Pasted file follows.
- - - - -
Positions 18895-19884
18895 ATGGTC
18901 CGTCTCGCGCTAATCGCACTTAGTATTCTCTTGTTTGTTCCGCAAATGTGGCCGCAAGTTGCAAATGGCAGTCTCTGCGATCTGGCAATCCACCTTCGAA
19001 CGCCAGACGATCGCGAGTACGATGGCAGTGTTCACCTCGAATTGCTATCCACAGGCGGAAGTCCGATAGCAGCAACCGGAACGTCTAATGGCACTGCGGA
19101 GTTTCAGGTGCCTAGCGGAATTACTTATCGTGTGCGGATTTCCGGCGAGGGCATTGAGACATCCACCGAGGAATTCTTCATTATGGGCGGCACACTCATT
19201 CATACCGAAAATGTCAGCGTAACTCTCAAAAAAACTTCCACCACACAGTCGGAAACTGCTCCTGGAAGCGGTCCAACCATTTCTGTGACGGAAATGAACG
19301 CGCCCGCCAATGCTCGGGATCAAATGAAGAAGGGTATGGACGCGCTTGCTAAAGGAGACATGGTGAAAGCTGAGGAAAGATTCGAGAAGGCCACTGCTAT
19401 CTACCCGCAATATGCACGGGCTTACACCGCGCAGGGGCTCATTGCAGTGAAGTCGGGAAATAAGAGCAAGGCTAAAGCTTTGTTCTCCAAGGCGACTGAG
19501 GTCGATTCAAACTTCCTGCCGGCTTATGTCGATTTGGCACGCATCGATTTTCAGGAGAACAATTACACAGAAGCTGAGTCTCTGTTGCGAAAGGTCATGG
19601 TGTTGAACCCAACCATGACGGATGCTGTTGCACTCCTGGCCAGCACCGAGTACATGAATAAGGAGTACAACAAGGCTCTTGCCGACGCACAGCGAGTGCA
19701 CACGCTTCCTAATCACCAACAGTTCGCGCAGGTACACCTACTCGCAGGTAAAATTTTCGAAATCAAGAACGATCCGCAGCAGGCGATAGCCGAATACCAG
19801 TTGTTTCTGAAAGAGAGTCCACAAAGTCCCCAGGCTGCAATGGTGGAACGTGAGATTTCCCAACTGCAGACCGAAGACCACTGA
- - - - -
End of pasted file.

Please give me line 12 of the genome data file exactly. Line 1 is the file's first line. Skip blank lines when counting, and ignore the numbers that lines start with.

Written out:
19801 TTGTTTCTGAAAGAGAGTCCACAAAGTCCCCAGGCTGCAATGGTGGAACGTGAGATTTCCCAACTGCAGACCGAAGACCACTGA